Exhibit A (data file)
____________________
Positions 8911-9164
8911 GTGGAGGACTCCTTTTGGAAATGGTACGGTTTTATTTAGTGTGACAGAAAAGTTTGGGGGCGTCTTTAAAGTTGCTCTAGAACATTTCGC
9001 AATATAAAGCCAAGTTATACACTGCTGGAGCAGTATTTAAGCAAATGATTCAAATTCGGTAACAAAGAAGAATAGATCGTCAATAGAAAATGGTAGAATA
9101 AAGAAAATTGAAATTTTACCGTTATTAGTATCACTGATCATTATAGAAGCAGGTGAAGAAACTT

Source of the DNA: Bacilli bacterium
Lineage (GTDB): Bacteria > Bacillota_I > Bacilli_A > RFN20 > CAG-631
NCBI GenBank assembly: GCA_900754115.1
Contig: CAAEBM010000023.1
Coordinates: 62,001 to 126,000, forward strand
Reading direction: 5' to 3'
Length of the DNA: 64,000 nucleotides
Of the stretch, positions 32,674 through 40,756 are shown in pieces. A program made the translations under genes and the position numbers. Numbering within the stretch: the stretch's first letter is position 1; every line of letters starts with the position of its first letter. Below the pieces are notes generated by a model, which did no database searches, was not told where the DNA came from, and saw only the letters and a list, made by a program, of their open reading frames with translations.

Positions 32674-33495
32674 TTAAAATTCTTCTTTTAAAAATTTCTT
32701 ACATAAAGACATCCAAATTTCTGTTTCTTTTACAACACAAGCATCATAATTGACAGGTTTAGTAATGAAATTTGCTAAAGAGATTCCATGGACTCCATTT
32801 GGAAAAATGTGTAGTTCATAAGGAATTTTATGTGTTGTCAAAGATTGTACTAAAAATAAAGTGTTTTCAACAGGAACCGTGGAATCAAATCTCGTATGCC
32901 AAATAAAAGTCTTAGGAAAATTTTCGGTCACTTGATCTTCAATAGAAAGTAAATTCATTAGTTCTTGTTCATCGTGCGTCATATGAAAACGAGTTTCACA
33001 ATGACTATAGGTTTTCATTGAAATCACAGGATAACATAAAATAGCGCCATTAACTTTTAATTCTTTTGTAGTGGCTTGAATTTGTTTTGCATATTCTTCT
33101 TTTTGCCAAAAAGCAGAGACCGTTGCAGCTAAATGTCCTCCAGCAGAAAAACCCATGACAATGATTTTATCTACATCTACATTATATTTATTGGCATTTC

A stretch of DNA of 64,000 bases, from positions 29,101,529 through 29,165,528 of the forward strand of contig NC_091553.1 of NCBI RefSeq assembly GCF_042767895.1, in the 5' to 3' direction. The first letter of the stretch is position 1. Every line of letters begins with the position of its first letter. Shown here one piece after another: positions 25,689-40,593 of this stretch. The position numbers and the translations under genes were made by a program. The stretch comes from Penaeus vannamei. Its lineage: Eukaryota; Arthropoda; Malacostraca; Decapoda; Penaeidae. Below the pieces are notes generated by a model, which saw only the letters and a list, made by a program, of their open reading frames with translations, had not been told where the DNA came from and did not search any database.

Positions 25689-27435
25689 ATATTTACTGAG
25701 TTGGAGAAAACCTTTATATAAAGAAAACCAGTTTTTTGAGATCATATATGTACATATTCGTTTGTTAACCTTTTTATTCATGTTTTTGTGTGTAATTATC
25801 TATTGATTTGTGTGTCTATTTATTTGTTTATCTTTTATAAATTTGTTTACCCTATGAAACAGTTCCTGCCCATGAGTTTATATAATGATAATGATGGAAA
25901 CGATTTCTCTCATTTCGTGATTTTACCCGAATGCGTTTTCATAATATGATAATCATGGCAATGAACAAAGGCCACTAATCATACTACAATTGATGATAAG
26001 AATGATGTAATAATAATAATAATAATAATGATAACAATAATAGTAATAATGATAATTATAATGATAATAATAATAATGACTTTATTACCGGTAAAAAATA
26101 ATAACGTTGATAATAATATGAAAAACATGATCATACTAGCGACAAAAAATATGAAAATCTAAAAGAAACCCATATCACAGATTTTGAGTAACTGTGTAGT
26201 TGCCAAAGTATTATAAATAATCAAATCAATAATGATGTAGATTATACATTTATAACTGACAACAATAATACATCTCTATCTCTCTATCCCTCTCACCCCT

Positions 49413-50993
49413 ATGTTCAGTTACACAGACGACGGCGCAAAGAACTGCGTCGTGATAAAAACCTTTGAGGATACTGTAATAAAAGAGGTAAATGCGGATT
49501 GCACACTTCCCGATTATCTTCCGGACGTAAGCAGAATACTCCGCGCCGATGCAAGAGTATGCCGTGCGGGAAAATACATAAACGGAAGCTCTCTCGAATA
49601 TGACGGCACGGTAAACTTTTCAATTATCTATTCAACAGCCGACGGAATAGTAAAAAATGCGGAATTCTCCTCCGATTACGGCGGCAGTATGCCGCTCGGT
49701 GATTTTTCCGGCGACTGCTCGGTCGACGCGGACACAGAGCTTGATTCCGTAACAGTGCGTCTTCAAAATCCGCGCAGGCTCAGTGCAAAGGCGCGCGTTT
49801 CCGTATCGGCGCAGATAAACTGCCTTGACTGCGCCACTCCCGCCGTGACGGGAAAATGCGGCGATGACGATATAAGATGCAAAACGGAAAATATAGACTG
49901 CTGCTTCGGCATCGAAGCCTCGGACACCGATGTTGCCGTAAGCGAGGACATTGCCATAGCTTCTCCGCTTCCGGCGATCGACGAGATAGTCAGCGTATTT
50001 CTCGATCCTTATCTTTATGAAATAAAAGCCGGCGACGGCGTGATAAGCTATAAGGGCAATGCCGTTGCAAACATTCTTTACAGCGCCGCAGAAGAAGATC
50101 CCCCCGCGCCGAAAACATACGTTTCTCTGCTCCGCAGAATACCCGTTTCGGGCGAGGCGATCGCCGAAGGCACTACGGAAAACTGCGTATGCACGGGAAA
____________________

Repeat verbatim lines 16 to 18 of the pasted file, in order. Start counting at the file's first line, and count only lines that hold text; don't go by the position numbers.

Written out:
32801 GGAAAAATGTGTAGTTCATAAGGAATTTTATGTGTTGTCAAAGATTGTACTAAAAATAAAGTGTTTTCAACAGGAACCGTGGAATCAAATCTCGTATGCC
32901 AAATAAAAGTCTTAGGAAAATTTTCGGTCACTTGATCTTCAATAGAAAGTAAATTCATTAGTTCTTGTTCATCGTGCGTCATATGAAAACGAGTTTCACA
33001 ATGACTATAGGTTTTCATTGAAATCACAGGATAACATAAAATAGCGCCATTAACTTTTAATTCTTTTGTAGTGGCTTGAATTTGTTTTGCATATTCTTCT